The law requires the SEC to bring enforcement actions seeking penalties against individuals who violate the securities laws within five years. The Supreme Court issued a unanimous ruling today that rejects the SEC’s argument that the five year clock begins to tick when they discover any alleged wrongdoing rather than the date on which the wrongdoing was committed. The author previously has suggested that the application of the SEC’s proposed “fraud discovery rule” by a government agency charged with investigation and enforcement would be counter-productive and effectively would eliminate the five year statute of limitations. To put this into context, the only federal crimes that have no statute of limitations are capital offenses that warrant the death penalty and certain terrorism, child abduction, and sex offenses. If the SEC were allowed an indefinite period of time in which to bring enforcement actions, the fraud alleged in those cases would be on par with the most serious of federal crimes. Today’s decision by the Supreme Court in Gabelli v. SEC rejects such an absurd result.
In its decision, the Supreme Court noted that it has never extended the centuries-old five year rule as suggested by the SEC for “good reasons.” The discovery rule was created to ensure that victims of fraud who do not know they are injured, ala those defrauded by Bernie Madoff, are still able to bring their claims after they have discovered, or reasonably should have discovered, their injuries. According to the Court, “Most of us do not live in a state of constant investigation; absent any reason to think we have been injured, we do not typically spend our days looking for evidence that we were lied to or defrauded.” This is not true of government agencies like the SEC, however. Indeed, the agency’s “central ‘mission’” is to investigate and root out violations of the securities laws and it “has many legal tools at hand to aid in that pursuit.” Because it is always on the lookout for fraud, the agency does not need the benefit of the doubt afforded by the discovery rule.
Further, unlike a private party who is seeking money to compensate them for injuries sustained as a result of the fraud, the SEC seeks to inflict penalties on a defendant. As stated by the Court, the outcome of an SEC action is “intended to punish, and label defendants wrongdoers.” Allowing the SEC to rely on the discovery rule would “leave defendants exposed” to such punishment “not only for five years after their misdeeds, but for an additional uncertain period in the future.” The Court concluded by noting that the types of changes proposed by the SEC could only be made with congressional approval.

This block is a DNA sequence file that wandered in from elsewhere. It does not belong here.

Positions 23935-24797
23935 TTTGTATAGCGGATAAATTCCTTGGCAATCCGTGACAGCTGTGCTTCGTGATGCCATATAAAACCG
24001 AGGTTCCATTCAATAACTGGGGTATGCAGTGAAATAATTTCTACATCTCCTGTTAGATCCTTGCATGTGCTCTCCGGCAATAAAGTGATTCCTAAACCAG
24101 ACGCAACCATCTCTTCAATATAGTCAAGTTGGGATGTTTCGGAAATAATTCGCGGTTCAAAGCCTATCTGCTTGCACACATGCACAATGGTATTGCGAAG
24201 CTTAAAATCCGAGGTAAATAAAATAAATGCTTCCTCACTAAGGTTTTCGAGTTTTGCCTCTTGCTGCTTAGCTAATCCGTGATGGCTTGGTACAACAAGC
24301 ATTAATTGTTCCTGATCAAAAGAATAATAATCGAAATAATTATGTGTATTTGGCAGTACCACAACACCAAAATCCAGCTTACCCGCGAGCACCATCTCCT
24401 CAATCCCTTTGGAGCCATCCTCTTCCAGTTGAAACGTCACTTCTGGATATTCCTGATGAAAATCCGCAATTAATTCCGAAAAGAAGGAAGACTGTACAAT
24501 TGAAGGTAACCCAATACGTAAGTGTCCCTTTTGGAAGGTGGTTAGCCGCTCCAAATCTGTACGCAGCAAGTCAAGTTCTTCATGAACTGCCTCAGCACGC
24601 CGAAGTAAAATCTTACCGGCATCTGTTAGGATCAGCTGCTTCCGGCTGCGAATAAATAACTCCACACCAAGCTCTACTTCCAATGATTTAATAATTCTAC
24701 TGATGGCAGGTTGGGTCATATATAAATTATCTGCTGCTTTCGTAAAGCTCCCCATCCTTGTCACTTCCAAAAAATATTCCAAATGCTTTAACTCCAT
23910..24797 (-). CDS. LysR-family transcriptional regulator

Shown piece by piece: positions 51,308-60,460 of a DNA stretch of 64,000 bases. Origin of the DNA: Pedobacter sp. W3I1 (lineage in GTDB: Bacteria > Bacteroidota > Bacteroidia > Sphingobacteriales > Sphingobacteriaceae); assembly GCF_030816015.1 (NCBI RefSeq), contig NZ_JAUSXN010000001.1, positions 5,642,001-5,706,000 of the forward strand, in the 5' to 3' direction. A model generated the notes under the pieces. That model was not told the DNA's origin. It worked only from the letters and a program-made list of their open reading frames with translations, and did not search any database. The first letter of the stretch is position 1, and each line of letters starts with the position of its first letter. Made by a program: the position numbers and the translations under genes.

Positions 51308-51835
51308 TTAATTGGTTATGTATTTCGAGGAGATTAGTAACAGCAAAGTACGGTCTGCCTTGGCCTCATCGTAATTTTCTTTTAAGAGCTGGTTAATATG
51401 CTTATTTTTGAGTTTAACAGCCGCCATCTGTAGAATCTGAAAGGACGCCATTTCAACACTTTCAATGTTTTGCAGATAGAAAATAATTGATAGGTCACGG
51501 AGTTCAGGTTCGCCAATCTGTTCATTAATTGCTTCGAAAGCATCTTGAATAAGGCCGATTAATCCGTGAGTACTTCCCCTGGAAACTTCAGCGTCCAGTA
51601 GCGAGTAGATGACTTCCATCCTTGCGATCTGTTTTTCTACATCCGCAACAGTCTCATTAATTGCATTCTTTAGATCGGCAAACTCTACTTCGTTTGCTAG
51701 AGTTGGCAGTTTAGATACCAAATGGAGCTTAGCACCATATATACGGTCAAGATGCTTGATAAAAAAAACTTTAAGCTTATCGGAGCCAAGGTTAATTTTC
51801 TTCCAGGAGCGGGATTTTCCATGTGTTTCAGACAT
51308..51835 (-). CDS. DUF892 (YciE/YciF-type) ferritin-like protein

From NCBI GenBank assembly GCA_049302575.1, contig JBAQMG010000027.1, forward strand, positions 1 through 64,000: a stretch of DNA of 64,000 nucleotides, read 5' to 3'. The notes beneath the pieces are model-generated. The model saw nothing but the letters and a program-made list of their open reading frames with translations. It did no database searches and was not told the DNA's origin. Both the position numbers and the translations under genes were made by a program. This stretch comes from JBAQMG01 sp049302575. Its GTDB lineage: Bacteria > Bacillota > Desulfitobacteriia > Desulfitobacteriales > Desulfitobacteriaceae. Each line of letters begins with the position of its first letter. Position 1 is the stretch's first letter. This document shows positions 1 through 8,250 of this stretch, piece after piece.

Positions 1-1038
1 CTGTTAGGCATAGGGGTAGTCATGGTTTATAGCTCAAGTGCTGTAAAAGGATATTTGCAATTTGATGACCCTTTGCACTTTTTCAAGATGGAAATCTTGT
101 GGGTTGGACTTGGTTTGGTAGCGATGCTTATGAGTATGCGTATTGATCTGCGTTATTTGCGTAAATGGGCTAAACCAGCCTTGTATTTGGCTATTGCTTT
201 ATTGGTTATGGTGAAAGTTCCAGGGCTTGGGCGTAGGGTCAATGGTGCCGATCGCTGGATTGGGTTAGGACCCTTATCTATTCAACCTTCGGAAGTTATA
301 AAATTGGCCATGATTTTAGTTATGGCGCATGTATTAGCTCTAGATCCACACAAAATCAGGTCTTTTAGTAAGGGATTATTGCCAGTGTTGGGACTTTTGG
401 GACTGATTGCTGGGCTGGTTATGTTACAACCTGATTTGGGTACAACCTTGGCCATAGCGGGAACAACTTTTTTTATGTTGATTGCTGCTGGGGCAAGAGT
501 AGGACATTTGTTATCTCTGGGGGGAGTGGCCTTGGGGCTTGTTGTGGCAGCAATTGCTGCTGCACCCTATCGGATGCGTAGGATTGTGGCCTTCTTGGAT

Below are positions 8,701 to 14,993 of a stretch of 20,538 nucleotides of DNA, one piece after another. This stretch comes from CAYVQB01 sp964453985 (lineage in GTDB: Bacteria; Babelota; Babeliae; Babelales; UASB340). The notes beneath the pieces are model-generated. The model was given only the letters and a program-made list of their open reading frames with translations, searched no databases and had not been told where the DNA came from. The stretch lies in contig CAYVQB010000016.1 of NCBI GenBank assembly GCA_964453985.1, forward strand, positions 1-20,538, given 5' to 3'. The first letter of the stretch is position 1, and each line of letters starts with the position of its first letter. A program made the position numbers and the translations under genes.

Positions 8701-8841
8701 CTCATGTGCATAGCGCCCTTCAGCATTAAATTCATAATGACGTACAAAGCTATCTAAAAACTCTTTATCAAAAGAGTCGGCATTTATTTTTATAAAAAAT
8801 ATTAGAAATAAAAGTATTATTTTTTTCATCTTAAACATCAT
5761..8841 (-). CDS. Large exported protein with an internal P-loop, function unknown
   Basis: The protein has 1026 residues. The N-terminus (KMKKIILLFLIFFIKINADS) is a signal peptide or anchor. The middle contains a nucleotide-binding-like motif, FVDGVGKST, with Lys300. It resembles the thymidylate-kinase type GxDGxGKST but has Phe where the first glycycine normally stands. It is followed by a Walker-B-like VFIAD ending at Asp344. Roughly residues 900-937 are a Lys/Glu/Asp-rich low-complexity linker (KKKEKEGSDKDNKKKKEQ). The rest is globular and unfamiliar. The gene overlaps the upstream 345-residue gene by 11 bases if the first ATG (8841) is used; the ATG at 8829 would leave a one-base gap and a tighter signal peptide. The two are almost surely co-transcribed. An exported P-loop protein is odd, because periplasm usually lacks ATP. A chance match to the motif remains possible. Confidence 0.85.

Because the five year limitation period also applies to other government agencies in other contexts, the Court’s decision is tremendously important. With respect to the decision’s impact on the SEC, it may spur a rash of filings as the agency rushes to bring cases related to the economic crisis of 2008 within the five year deadline. Yet the Court’s ruling is clear that the five year rule is to be strictly observed, even if that means some wrongdoing goes unpunished. An open issue that remains is whether the SEC can seek an extension of the five year statute of limitation where a defendant acts to affirmatively conceal the fraudulent conduct. The Court specifically declined to rule on this issue in Gabelli where the SEC did not assert that the defendant had engaged in any type of a cover up.
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